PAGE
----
Portland Sun
Craig Lyons

A Canadian agency's decision to allow the flow reversal of a pipeline from Ontario to Montreal was decried as the first step toward pumping tar sands through Maine.
The National Energy Board of Canada announced Thursday that it had approved plans by Enbridge to transport oil through its pipeline from Ontario to Montreal, according to a press release. Environmental groups in Maine reacted to the decision by cautioning the state that the agency's decision could soon allow tar sands to be pumped from Montreal to the Portland waterfront.
"Today's decision brings toxic tar sands oil right to New England's doorstep, and one step away from flowing south through Vermont, New Hampshire and Maine," said Dylan Voorhees, clean energy director for the Natural Resources Council of Maine, in a statement. "This decision should put Maine on high alert for the threat of tar sands transportation through our state. That would be unacceptable. Now is the time for the U.S. State Department to commit to an environmental review of any tar sands project in our state."
The agency's decision will allow Enbridge to move oil from west to east, where it previously pumped oil from Montreal; allow the pipeline to move heavy crude oil; and expand the volume from 240,000 to 300,000 barrels per day, according to a summary of the decision.
The Enbridge project is separate from the Portland to Montreal Pipeline. The Portland to Montreal Pipeline has denied plans to reverse the flow of its line and bring heavy crude from Canada into Maine.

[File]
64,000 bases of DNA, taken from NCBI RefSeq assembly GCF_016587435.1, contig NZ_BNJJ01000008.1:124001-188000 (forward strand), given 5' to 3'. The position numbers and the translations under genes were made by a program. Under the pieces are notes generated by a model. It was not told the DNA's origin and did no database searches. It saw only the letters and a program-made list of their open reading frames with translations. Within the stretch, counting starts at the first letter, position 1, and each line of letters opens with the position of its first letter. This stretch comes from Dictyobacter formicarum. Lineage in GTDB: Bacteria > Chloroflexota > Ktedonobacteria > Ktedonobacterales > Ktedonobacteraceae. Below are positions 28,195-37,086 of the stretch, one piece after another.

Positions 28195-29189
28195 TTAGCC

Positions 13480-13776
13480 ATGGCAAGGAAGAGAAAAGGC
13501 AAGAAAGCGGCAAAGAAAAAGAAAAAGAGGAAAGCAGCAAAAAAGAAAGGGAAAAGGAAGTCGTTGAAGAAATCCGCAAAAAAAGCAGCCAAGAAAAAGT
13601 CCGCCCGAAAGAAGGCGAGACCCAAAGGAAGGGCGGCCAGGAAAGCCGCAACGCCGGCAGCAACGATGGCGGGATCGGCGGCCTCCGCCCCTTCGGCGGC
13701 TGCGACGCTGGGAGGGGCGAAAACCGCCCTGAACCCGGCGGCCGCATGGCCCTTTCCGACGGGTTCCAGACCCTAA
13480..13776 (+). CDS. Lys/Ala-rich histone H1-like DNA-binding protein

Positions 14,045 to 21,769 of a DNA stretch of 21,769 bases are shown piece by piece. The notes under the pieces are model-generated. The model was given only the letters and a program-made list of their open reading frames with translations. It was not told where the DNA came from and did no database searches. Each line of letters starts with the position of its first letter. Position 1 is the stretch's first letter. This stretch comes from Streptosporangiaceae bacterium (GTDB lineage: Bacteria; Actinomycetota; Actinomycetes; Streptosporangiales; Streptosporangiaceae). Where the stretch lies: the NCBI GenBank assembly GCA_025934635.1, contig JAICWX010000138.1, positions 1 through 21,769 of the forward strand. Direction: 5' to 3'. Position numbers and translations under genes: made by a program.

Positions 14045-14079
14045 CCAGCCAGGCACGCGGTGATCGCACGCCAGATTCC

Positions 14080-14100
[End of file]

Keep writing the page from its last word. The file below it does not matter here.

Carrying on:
Groups including the Natural Resources Council of Maine, Environment Maine, the Sierra Club of Maine, the Sebago Lake Anglers' Association and a number of other groups called on the U.S. State Department to be notified if the Portland to Montreal Pipeline plans to reverse the flow and require a new permit.
"We've been expecting today's news, and it only redoubles our commitment to keep tar sands out of Maine by preventing it from being shipped out of Casco Bay. For our coast, our water, and our climate, we simply will not allow tar sands to flow through our beautiful state," said Environment Maine Director Emily Figdor, in a statement.
Last fall, the Citizens to Protect South Portland tried to pass an ordinance to block a project they felt was a step toward moving tar sands oil into Maine but the measure failed at the polls. The South Portland City council did approve a moratorium on any project related to tar sands for six months.
"After today's disappointing news from Canada, Maine needs to send a strong, clear message that we will not be next," said Voorhees. "We again call on our Congressional delegation to lead and defend Maine's interests."

Last year, Graham White, manager of business communications for Canadian energy company Enbridge, told The Daily Sun that "tar sands" transport into Maine is not an active effort.
"Please note that contrary to recent reports and claims by some environmental and protest groups in the region, Enbridge has no plans or proposals whatsoever to transport any crude products, including diluted bitumen, through the pipelines of the Portland Montreal Pipe Line company that runs from Portland, Maine to Montreal, Quebec," he said.